Please ensure Javascript is enabled for purposes of website accessibility

Logan’s departure leaves city homeless strategy in flux

As the city parts ways with homelessness director Doug Logan, officials are leaving the responsibility of creating a housing first apparatus to the private sector.

  • By
  • | 6:00 a.m. February 18, 2016
  • Sarasota
  • News
  • Share

Eight months after being hired amid controversy, Doug Logan is leaving his post as the city’s director of special initiatives on chronic homeless under similar circumstances.

Tasked with implementing the city’s eight-point strategy for combatting homelessness, Logan was in the process of organizing a new private nonprofit entity to run a “housing first” program.

As he worked to establish a board of directors and sought donors, he ran into an issue: the state’s open record laws. Logan was the subject of a records request for information regarding the nonprofit, alternately called NEWCO and Take Me Home.

Logan and City Manager Tom Barwin said they soon learned this could be an ongoing challenge — that state law could require the nonprofit to operate under the same transparency requirements due to Logan’s involvement, even if it wasn’t a governmental entity. The two expressed concern that those regulations would discourage private donors from getting involved in the push to address homelessness in the city.

“Most reasonable people do not want to subject themselves to what could be perceived as harassment,” Barwin said.

As a result, Logan is leaving his position and will work on the issue of homelessness as a private citizen, the city announced Friday. Barwin said the city plans to retract itself from the process of establishing a housing first program, fearing that government involvement could complicate the process.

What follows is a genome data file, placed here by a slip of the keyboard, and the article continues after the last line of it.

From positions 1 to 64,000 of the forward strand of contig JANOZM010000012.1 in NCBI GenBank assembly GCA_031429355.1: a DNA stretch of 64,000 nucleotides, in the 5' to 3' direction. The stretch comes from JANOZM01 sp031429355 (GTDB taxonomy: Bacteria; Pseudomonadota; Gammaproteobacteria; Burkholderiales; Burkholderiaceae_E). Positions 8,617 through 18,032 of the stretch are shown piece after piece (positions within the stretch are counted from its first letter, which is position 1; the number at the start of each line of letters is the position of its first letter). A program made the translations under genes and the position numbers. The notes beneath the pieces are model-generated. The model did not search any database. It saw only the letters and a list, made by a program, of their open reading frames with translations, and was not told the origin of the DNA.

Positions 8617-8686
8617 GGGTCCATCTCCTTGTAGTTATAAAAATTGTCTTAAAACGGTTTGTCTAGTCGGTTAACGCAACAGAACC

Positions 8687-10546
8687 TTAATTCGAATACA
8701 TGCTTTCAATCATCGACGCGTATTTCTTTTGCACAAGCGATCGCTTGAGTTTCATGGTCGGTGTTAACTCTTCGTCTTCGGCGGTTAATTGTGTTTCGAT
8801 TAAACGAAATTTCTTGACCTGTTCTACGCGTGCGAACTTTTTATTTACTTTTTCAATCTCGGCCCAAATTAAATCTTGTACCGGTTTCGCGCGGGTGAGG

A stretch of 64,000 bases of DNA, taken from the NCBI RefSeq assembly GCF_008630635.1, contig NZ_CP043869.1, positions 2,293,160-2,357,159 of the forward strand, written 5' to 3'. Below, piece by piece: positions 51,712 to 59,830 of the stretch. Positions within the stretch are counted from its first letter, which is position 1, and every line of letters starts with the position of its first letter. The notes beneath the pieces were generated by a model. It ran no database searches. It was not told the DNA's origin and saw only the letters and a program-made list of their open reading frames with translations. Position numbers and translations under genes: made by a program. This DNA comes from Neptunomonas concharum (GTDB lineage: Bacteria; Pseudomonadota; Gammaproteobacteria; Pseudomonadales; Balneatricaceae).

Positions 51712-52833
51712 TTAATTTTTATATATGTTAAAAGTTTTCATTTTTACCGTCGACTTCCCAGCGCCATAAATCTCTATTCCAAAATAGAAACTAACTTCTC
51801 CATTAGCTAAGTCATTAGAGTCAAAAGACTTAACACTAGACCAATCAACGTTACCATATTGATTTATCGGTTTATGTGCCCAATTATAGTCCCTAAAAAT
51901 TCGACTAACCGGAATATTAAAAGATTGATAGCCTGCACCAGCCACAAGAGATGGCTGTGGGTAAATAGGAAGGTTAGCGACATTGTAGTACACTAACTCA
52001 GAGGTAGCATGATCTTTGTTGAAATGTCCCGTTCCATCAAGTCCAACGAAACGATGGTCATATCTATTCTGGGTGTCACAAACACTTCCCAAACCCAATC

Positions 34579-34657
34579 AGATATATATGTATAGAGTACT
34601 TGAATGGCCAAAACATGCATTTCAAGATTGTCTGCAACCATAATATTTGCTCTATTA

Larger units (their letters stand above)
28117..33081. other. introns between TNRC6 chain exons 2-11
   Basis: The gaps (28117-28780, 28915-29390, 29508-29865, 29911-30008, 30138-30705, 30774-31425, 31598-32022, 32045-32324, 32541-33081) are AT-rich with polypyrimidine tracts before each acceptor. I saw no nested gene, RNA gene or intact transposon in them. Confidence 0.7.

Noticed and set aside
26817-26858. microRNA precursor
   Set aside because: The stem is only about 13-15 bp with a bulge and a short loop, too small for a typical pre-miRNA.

“We need to step back for a minute and give those who are passionate about the community an opportunity to set it up.” — Tom Barwin

In a Sarasota Observer interview with Logan and Barwin, the city manager said he hoped those who had been involved with the creation of a nonprofit entity would still push forward with that cause independently.

“We need to step back for a minute and give those who are passionate about the community an opportunity to set it up the way they need to set it up,” Barwin said.

Even as his role with the city ends, Logan’s work makes the path forward murkier for both city officials and private citizens interested in creating a housing first program. At Tuesday’s City Commission meeting, the board voted to disclaim interest in creating a new 501(c)(3) to run its housing first program, a move designed to counter arguments that the city had a role in creating any private nonprofits that may arise in the future.

City Commissioner Susan Chapman, an outspoken critic of Logan’s hiring, is now worried Logan’s continued involvement in the fight against homelessness could lead to further issues.

“My concern is that Doug Logan will now market himself to other agencies, which will make them open to potential lawsuits,” Chapman said.

Trouble brewing

Logan’s hiring in June — and his $120,000 annual salary — drew criticism because his previous experience did not involve work with homelessness issues. Barwin touted Logan’s ability to organize major initiatives — and raise funds — as factors that influenced his selection.